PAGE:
Series I, Correspondence (1945-1990), 2 boxes. Includes correspondence of members of the Grigorenko family: the two-way correspondence of Petro and Zinaida Grigorenko, and of each parent with their children (Anatoly and Viktor, Petro Grigorenko’s children from his first marriage; Oleg, Zinaida Grigorenko’s son from her first marriage; their adopted son George, and Andrei, their son together).
The most valuable part of this series is undoubtedly the letters (“diaries”), which P. Grigorenko wrote to his wife and children almost every day from confinement in a special hospital of the KGB, which tell of the monstrous conditions in which prisoners lived and of the KGB’s methods against nonconformists.
Series II, Correspondence (1970s-1990s), 3 boxes. Contains two sections: outgoing and incoming correspondence. Includes the extensive correspondence of Petro, Zinaida and Andrei Grigorenko with members of the human rights movement and with family friends. Among the correspondents are G. Altunian, Iu. Belov, V. and N. Bukovsky, L. Chukovskaia, Iu. Daniel’, R. and M. Dzhamilev, V. Gershuni, Iu. and G. Grimm, S. and M. Kallistratov, N. and A. Kharnas, L. Kopelev, A. Kosterin, A. and S. Lavut, the Litvinov family, A. Litvinov-Krasnov, S. Miuge, V. Nekipelov, A. Nekrich, A. Podrabinek, S. Polikanov, R. and M. Rudenko, G. Snegirev, A. Sakharov, A. and N. Solzhenitsyn, the Velikanov family and many others.
Series III, Works by Petro, Zinaida and Andrew Grigorenko, 4 boxes. Contains preliminary materials and manuscripts of the memoirs of P. Grigorenko, “In the Basement, One May Meet Only Rats” (V podpol’e mozhno vstretit’ tol’ko krys), the military work “Operations”, articles about Soviet psychiatry and other works; preliminary materials and a manuscript for Zinaida Grigorenko’s book “Whirlwind: Memoirs” (Smerch. Memuary); and A. Grigorenko’s article drafts and notices.
Series IV, Materials of Grigorenko Family: Human Rights Activity, Dissident Movement and Samizdat (1961-1990), 5 boxes. Consists of three subseries.
Subseries 1 consists of human rights documents composed by members of the Grigorenko family: open letters, appeals to high Soviet authorities, proclamations to the public and appeals in print associated with the violation of human rights in the Soviet Union, and interviews given by Z. Grigorenko on radio “Svoboda” and “Voice of America.”
Subseries 2 presents documents associated with the activities of the Moscow Helsinki group and the Sakharov hearings; materials related to the trials of G. Altunian, A. Marchenko, G. Snigerov, and M. Dzhamilev; a large collection of documents on the history of discrimination against Crimean Tatars in the Soviet Union, etc.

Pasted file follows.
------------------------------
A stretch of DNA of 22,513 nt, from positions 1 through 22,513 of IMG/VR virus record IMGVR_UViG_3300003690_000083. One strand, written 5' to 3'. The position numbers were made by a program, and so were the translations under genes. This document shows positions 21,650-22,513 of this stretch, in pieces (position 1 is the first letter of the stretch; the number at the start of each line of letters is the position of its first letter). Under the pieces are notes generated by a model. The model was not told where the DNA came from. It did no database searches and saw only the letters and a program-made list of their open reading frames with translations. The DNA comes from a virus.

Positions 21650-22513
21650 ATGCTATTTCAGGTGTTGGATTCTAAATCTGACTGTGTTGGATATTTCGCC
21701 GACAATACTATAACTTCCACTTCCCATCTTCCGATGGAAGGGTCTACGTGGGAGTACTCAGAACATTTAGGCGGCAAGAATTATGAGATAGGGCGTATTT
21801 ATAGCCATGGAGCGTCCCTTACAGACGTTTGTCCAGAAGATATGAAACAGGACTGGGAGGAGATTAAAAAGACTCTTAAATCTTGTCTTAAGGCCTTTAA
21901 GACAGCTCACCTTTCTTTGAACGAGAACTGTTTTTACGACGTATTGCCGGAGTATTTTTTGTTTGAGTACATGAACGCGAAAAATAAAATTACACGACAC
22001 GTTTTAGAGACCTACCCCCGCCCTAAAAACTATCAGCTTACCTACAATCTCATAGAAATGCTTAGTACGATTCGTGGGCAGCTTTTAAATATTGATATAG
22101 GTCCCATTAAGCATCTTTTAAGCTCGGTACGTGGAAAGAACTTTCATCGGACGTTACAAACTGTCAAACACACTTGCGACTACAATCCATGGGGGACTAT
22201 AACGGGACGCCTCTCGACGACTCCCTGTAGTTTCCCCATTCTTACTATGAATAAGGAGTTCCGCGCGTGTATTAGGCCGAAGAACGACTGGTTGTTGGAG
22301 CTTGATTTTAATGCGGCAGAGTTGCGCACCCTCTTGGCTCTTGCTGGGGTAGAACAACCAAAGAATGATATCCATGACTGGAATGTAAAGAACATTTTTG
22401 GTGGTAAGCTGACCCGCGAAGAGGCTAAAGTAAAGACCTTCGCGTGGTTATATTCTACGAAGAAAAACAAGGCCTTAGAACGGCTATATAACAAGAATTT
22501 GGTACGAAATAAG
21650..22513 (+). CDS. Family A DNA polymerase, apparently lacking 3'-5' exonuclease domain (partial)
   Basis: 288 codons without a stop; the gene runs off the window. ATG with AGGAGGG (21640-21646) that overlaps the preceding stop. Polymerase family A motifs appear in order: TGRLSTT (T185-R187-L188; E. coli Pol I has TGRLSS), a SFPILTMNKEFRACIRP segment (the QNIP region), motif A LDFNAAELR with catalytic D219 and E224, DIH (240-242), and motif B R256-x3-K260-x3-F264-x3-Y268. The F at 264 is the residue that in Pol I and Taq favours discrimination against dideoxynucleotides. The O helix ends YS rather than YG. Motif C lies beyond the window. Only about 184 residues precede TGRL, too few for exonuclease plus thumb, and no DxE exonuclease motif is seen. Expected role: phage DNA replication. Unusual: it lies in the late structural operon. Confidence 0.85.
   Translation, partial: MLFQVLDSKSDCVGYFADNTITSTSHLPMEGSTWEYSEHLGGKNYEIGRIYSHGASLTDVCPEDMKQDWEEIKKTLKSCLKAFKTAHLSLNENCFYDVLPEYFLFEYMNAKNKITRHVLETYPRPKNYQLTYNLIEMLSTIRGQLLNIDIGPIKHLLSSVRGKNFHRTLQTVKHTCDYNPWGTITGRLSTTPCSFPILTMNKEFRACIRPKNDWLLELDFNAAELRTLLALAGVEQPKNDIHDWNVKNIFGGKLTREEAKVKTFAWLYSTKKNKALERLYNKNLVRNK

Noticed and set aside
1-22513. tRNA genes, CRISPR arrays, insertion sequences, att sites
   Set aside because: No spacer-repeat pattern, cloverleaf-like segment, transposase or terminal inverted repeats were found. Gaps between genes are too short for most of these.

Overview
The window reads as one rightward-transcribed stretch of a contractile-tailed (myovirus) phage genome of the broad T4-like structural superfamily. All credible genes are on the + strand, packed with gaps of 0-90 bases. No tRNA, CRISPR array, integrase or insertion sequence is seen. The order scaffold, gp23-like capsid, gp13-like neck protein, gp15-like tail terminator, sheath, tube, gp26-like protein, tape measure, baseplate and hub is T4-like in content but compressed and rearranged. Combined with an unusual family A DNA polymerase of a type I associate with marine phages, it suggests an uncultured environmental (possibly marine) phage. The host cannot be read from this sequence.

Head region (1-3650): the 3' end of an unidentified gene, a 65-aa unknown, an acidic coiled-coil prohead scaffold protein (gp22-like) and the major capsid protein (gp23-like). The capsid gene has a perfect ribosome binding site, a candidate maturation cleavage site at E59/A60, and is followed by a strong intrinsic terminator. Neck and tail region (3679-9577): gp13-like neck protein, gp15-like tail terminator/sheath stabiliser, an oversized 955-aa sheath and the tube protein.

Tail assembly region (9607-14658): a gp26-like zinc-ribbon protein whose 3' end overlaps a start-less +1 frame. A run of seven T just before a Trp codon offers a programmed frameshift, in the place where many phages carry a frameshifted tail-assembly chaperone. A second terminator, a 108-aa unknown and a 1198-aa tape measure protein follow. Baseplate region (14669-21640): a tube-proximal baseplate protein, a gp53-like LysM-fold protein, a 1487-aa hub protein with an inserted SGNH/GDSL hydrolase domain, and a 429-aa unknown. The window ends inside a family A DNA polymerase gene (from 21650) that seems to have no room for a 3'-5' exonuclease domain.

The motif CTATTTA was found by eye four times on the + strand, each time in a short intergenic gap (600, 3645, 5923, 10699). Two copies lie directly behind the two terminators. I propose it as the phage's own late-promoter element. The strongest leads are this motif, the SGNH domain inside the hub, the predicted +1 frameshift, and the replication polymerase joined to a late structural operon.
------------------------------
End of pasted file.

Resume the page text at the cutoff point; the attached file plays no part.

Subseries 3 includes a collection of the uncensored, type-written Moscow literary and social-political journal “Pursuit” (Poiski) from 1978-1979 and an editorial portfolio of the journal with manuscripts of B. Chichibabin, Iu. Grimm, O. Kvachevsky, S. Miuge, M. Rudenko, F. Serebrov, B. Sokolovsky, V. Sorokin, S. Pomeranets, et. al, as well as issues of the samizdat type-written journal “Emel’” from 1978.
Series V, Personal Materials (1940s-1990s), 5 boxes. Consists of 4 subseries.
Subseries 1 contains the personal documents of P. Grigorenko: biographical information, Curriculum Vitae, a bibliography of his articles and books, notebooks, his diary, and documents concerning his trial in Tashkent (1969); his official inquiries to the governmental, party, military and legal organs of the Soviet Union in connection with his illegal arrest and detainment in a psychiatric hospital and the stripping of his military rank and pension; letters to the American administration; correspondence with publishers; and notices of disease, death, and posthumous rehabilitation.
Subseries 2 contains the personal documents of Z. Grigorenko.
Subseries 3 includes a collection of newspaper and magazine clippings in English, German, French, Italian, Spanish, Danish, Ukrainian and Russian about P. Grigorenko, as well as a collection of clippings assembled by subject: on the history of discrimination against Crimean Tatars, the activities of the Moscow Helsinki group, the human rights movement in the United States, Andrei Sakharov, dissidents in the Soviet Union, and religious life in the Soviet Union. Reviews of P. Grigorenko’s books are collected under a separate heading.
Subseries 4 includes photographs of the Grigorenko family and their friends; audio and video materials (recordings of interviews given by P. and Z. Grigorenko, of P. Grigorenko’s 75th birthday celebration, etc.); a copy of the film The Man Who Could Not Keep Silence, about P. Grigorenko, and other video materials, including the film Harvest of Despair, about the 1932-1933 famine in Ukraine, produced by the Ukrainian Famine Research Committee. Yevshan, YV 101.; Frontline: “Back in the USSR”; a documentary about WWII, Poslednii mir, 1999. Televizionnaia studiia “Kloto”. Parts 2-5 and 7.